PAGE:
10-10-12: The 2013 Reading Challenge

Hello, hello all

So, I’m going to do 10-10-12 in 2013. That’s right, 100 books in 12 months. 10 genres and 10 of each genre. I’ve put the tentative list below, and I’m looking for suggestions this month. I’m probably not going to finalize a complete list of 100 because a friend, E., suggested leaving a fair bit of room to make changes as the year goes on. This had started as a goal to read most of the books I own, but the list has taken on a life of its own at this point. The list, so far, has a fair amount of American literature on it. This stems from my own feelings of inadequacy in our southern neighbour’s literature. As a scholar (most days) of Canadian literature, I should do due diligence to our nearest national neighbour, right? As you can see, I’m lacking books in a number of categories, especially crime/detective fiction and science fiction. These are genres I don’t normally read, and I’m going to be relying on suggestions to get through these categories.


  1. We the Animals – Justin Torres
  2. The Time Machine– H.G. Wells
  3. Of Mice and Men – John Steinbeck
  4. Ethan Frome – Edith Wharton
  5. I Am Legend – Richard Matheson
  6. A River Runs Through It – Norman Maclean
  7. A Day in the Life of Ivan Denisovich – Alexander Solzhenitsyn
  8. Breakfast at Tiffany’s – Truman Capote
  9. A Clockwork Orange – Anthony Burgess
  10. The Stranger – Albert Camus

American literature

  1. Moby Dick­ – Herman Melville
  2. Freedom – Jonathan Franzen
  3. Canada – Richard Ford
  4. The Marriage Plot – Jeffrey Eugenides
  5. Lolita – Vladimir Nabokov
  6. Slaughterhouse Five – Kurt Vonnegut
  7. As I Lay Dying – William Faulkner
  8. Blood Meridian – Cormac McCarthy
  9. Cane – Jean Toomer
  10. Uncle Tom’s Cabin – Harriet Beecher Stowe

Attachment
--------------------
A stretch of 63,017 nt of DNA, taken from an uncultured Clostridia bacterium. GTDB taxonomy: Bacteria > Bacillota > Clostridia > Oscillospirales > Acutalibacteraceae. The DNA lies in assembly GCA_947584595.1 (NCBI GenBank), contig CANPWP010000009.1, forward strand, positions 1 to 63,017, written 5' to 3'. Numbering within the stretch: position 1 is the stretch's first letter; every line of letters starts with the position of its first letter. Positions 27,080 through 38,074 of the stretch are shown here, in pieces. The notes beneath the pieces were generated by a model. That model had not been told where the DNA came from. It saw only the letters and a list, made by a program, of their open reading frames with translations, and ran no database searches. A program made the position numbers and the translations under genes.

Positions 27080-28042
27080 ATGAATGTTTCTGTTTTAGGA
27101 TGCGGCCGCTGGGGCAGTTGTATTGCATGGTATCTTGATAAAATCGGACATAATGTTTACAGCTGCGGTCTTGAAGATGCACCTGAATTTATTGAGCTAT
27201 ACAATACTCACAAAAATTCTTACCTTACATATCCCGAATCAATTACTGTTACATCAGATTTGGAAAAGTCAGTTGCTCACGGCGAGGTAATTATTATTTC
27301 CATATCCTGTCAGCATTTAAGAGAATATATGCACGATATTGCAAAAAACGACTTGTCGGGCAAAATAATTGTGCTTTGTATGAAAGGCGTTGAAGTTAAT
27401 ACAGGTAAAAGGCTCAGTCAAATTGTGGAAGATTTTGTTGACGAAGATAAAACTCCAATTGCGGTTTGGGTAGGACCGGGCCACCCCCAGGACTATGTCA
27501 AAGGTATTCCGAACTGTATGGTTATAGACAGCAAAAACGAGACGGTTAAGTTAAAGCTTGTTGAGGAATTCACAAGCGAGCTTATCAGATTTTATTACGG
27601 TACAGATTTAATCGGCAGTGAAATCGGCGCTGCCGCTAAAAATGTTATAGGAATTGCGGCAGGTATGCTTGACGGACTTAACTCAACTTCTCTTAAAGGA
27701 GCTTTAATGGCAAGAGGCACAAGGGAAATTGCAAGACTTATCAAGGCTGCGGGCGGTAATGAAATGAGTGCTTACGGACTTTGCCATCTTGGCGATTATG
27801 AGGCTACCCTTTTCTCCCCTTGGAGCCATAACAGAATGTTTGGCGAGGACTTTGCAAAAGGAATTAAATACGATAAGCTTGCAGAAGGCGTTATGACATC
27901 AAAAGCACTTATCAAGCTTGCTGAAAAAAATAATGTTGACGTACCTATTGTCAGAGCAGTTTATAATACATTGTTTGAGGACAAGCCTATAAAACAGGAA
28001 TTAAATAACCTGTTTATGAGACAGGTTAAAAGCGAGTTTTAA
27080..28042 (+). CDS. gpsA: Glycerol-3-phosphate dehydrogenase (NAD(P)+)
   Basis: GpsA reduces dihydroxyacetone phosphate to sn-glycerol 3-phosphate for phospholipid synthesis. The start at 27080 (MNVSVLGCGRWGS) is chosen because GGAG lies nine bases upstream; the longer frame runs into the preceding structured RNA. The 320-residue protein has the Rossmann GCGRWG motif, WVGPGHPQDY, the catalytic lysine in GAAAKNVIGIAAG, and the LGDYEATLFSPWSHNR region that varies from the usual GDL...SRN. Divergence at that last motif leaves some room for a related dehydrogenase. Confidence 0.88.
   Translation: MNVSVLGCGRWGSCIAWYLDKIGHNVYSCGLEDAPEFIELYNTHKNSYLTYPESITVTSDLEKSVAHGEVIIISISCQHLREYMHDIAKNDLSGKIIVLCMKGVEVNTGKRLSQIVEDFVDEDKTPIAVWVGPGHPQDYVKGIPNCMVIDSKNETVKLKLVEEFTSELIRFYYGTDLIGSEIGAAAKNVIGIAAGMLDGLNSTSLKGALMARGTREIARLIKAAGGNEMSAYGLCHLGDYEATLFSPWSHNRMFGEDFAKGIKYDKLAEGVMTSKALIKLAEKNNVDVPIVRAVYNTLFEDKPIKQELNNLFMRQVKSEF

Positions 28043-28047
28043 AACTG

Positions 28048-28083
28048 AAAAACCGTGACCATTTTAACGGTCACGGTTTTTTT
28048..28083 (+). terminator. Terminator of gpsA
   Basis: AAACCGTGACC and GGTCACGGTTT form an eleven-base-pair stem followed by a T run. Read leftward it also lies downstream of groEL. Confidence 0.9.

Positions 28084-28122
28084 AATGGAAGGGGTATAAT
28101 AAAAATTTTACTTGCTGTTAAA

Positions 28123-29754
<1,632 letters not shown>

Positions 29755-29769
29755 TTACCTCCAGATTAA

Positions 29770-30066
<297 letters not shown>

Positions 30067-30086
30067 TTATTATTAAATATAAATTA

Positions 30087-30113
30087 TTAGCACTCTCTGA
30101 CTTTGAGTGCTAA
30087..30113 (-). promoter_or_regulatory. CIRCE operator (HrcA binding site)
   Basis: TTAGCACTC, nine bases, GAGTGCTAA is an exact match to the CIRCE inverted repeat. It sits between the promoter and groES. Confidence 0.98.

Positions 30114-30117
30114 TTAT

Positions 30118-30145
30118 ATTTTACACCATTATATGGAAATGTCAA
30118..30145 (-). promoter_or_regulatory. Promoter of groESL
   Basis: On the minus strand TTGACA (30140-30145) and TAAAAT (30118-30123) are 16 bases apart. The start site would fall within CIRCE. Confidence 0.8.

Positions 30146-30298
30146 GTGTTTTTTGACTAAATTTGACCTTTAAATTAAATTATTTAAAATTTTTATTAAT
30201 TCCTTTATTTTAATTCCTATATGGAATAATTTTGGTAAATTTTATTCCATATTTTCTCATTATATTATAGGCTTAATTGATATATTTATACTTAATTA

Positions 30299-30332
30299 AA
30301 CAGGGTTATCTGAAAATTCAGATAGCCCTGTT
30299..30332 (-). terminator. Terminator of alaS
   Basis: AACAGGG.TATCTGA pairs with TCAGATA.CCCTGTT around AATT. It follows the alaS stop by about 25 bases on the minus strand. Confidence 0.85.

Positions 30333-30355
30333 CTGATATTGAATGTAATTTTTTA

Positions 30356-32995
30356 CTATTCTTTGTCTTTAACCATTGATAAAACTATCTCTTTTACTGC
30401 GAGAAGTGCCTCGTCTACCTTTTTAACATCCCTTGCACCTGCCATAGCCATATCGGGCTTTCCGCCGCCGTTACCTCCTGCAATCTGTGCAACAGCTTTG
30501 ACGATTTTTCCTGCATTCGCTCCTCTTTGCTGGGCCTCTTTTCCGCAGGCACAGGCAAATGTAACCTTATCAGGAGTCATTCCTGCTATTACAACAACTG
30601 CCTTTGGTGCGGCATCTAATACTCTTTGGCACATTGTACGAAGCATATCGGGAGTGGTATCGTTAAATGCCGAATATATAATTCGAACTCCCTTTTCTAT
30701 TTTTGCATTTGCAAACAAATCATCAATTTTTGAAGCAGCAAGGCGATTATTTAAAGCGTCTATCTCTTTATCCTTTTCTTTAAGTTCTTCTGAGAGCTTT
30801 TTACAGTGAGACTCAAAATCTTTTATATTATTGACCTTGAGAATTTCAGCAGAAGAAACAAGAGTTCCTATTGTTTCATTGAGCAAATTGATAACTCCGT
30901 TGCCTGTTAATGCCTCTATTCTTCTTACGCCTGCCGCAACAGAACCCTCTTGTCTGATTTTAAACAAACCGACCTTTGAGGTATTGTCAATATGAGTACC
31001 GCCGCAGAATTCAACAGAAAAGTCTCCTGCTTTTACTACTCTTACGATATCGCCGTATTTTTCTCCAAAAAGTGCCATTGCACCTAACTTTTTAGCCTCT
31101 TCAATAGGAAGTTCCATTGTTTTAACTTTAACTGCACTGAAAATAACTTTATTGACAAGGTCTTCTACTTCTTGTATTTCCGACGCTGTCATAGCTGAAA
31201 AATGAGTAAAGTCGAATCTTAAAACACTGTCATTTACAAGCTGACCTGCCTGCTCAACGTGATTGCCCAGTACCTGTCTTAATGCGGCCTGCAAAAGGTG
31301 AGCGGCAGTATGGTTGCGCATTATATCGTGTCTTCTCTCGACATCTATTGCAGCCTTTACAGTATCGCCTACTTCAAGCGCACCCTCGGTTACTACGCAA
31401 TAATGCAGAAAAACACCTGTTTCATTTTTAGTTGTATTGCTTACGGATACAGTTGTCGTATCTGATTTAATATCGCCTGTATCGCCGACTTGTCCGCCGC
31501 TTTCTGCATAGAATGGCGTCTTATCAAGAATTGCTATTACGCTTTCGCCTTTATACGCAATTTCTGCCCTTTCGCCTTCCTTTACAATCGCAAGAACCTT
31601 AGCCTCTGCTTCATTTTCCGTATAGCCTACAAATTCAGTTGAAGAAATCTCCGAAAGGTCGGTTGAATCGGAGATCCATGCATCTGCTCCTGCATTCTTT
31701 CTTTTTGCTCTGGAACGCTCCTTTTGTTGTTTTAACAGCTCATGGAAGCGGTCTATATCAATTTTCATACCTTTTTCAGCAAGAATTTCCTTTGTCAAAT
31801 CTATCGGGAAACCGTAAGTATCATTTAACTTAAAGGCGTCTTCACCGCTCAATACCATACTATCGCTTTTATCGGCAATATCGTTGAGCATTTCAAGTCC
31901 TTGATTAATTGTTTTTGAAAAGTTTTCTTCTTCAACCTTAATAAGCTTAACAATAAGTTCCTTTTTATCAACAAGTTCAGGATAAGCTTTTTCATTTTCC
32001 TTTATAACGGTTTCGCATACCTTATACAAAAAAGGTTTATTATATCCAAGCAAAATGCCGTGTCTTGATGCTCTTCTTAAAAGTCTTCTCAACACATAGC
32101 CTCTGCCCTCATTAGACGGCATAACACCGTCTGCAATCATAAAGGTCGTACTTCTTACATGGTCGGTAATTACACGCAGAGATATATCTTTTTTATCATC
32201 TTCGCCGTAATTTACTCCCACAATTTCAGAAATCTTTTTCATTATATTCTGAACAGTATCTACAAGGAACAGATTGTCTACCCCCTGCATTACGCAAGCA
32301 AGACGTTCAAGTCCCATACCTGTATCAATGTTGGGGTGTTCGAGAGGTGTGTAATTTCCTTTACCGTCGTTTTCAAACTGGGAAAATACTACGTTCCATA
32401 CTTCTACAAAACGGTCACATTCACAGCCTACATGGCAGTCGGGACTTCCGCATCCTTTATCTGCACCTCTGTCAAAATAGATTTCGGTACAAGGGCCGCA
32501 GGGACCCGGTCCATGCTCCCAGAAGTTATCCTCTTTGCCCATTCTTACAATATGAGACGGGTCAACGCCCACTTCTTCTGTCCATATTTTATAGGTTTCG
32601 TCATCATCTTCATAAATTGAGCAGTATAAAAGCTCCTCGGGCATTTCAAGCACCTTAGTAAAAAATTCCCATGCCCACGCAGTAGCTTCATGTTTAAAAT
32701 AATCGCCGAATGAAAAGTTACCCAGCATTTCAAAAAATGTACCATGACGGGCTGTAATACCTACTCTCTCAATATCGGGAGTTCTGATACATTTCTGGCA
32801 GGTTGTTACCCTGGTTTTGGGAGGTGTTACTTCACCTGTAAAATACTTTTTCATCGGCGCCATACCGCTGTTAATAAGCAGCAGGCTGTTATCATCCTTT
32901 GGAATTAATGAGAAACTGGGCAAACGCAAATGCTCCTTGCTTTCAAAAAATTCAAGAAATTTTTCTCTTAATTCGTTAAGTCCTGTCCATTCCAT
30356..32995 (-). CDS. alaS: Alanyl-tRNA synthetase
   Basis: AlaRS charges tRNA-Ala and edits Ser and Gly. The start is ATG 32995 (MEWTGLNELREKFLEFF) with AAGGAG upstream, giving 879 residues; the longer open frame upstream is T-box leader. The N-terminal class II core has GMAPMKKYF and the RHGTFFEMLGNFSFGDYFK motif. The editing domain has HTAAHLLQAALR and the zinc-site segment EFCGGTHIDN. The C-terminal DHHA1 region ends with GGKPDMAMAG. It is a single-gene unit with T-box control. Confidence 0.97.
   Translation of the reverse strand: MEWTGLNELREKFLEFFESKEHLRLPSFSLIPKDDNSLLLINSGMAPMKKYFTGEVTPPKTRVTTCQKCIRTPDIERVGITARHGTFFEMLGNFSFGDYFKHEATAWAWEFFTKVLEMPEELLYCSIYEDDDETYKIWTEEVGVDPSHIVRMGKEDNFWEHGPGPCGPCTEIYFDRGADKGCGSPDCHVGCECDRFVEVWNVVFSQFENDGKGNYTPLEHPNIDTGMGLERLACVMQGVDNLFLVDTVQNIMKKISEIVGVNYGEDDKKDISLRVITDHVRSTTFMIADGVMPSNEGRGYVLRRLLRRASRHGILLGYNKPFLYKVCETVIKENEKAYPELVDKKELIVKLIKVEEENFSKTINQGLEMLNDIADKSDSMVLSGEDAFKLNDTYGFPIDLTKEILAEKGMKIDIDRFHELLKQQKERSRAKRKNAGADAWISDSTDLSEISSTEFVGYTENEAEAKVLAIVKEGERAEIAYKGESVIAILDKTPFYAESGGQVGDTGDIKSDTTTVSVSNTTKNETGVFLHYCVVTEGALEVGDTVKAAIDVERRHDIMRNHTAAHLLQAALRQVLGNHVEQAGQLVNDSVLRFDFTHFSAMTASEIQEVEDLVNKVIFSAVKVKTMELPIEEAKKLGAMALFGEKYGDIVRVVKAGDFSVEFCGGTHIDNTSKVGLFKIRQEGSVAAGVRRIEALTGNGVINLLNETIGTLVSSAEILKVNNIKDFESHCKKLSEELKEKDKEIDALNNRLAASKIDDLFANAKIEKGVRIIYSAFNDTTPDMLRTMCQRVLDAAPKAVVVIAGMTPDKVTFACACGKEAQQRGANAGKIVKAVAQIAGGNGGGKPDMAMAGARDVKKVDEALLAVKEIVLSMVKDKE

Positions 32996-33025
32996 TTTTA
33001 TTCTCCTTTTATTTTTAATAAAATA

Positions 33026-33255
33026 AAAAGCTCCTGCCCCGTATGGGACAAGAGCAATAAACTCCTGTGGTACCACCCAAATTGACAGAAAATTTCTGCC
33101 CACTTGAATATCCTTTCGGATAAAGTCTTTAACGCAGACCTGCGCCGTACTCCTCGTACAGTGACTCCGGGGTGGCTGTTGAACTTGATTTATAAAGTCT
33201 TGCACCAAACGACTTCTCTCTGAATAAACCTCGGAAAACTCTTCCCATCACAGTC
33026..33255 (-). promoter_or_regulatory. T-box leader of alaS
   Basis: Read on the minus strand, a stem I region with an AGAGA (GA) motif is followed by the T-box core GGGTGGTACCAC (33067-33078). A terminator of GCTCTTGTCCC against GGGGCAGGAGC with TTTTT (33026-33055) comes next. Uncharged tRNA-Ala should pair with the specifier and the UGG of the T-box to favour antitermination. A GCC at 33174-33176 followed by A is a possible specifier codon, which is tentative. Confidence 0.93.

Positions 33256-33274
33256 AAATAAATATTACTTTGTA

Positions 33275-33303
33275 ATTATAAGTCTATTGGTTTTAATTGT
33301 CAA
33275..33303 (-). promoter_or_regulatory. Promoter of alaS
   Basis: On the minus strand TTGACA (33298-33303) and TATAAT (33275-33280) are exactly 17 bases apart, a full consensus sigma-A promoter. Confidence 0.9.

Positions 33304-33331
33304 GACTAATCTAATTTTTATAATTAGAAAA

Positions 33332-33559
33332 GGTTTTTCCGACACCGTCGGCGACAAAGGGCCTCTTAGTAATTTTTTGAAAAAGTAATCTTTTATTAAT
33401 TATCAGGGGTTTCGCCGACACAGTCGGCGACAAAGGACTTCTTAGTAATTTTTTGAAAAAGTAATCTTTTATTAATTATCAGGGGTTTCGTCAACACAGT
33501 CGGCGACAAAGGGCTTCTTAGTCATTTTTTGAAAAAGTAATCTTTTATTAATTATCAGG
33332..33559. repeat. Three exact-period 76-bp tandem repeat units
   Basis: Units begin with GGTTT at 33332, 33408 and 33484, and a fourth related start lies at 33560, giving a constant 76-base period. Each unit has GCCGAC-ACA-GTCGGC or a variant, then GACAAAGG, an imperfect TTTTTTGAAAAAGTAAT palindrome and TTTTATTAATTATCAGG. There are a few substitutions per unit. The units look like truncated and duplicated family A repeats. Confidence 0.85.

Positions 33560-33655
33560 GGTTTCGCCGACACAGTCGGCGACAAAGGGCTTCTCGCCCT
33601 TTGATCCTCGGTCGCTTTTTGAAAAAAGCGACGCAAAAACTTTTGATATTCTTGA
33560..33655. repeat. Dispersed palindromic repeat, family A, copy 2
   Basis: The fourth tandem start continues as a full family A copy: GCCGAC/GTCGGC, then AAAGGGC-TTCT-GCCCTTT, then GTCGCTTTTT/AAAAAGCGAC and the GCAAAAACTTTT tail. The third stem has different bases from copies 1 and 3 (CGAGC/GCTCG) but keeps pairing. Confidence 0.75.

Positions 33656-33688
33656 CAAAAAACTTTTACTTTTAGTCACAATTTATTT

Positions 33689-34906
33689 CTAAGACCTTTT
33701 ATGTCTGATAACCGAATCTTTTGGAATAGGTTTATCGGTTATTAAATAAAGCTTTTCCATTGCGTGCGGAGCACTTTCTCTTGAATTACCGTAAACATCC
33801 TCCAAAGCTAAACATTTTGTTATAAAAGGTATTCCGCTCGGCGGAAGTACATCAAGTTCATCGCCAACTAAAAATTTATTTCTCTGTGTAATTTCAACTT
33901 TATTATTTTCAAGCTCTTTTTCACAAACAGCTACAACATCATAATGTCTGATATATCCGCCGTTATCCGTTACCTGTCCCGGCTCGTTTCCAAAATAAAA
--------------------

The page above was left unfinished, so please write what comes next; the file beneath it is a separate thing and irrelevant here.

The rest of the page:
(Other possibilities I’m considering in this category: James Fenimore Cooper’sLast of the Mohicans; Don DeLillo’s Underworld; Jack Kerouac’s On the Road)

Collections of short fiction

  1. Women with Men – Richard Ford
  2. Drown – Junot Diaz
  3. The Love of a Good Woman – Alice Munro
  4. From the Fifteenth District – Mavis Gallant
  5. What We Talk About When We Talk About Love – Raymond Carver
  6. Jesus’s Son – Denis Johnson
  7. Forty Stories – Donald Barthelme
  8. Ficciones – Jorge Borges
  9. Everything that Rises Must Converge – Flannery O’Connor
  10. The Things They Carried – Tim O’Brien

(Other possibilities include: Amy Hemple’s At the Gates of the Animal Kingdom; George Saunders’ Pastoralia; Tobiass Wolff’s The Night in Question; and James Salter’s Last Night)

Pulitzer/Booker prize winners 

  1. A Visit From the Goon Squad – Jennifer Egan
  2. The Amazing Adventures of Kavalier & Clay – Michael Chabon
  3. Beloved – Toni Morrison
  4. The Confessions of Nat Turner – William Styron
  5. To Kill a Mockingbird – Harper Lee
  6. Life and Times of Michael K – J.M. Coetzee
  7. The Famished Road – Ben Okri
  8. The Inheritance of Loss – Kiran Desai
  9. The Bone People – Keri Hulme
  10. The God of Small Things – Arundhati Roy

Indigenous literature

  1. Motorcycles and Sweet Grass – Drew Hayden Taylor
  2. Ravensong – Lee Maracle
  3. Ten Little Indians – Sherman Alexie
  4. The Stone Canoe
  5. Write It On Your Heart – Harry Robinson
  6. Ceremony – Leslie Marmon Silko

Science Fiction

  1.  Dune  – Frank Herbert